Samsung unveils 2.5-inch 16TB SSD: The world’s largest hard drive


At the Flash Memory Summit in California, Samsung has unveiled what appears to be the world’s largest hard drive—and somewhat surprisingly, it uses NAND flash chips rather than spinning platters. The rather boringly named PM1633a, which is being targeted at the enterprise market, manages to cram almost  16 terabytes into a 2.5-inch SSD package. By comparison, the largest conventional hard drives made by Seagate and Western Digital currently max out at 8 or 10TB. The secret sauce behind Samsung’s 16TB SSD is the company’s new 256Gbit (32GB) NAND flash die , twice the capacity of 128Gbit NAND dies that were commercialised last year by various chip makers. To reach such astonishing capacities, Samsung has managed to cram 48 layers of 3-bits-per-cell (TLC) 3D V-NAND into a single die. This is up from 24 layers in 2013, and then 36 layers in 2014. A diagram that goes some way to explaining what 3D NAND is. Historically, like most computer chips, NAND flash has been planar—that is, the functional structures on the chip are (for the most part), laid down on a single two-dimensional plane. In a similar way to how logic chips are moving towards 3D transistors ( FinFETs ), Samsung (and more recently Toshiba and Intel) has been forging ahead with 3D NAND . Read 5 remaining paragraphs | Comments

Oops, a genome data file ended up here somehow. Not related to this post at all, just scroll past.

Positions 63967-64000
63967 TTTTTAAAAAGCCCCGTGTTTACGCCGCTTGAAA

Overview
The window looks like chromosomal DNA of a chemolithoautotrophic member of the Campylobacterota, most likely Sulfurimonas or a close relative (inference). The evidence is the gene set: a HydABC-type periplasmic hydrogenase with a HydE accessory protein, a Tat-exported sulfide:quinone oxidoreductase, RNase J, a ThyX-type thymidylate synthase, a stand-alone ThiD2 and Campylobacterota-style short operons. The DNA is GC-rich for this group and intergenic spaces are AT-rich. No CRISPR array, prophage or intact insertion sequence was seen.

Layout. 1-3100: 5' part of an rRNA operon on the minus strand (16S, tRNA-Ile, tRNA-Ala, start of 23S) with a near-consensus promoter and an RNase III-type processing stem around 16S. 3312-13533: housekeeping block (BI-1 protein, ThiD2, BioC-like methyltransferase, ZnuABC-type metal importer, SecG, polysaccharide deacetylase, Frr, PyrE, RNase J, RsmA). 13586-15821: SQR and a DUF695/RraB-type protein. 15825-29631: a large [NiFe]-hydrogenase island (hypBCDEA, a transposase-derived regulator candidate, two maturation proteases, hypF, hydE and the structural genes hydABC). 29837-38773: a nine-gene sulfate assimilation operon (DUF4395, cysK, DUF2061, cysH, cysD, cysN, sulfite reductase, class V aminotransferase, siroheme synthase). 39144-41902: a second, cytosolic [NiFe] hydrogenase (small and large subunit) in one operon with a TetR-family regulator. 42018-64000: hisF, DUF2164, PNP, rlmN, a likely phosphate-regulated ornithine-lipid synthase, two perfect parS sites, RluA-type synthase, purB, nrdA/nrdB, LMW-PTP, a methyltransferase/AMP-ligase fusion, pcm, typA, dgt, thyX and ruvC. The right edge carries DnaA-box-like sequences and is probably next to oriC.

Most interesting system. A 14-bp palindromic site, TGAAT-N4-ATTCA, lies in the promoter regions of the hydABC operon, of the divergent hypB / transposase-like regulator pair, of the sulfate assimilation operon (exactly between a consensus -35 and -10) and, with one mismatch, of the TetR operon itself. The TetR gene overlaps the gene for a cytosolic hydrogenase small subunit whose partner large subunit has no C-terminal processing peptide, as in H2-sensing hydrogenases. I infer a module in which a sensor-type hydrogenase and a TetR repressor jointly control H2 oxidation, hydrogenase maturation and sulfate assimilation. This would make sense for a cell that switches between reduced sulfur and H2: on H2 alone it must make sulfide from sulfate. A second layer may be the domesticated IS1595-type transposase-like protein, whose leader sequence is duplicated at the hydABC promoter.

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Samsung unveils 2.5-inch 16TB SSD: The world’s largest hard drive


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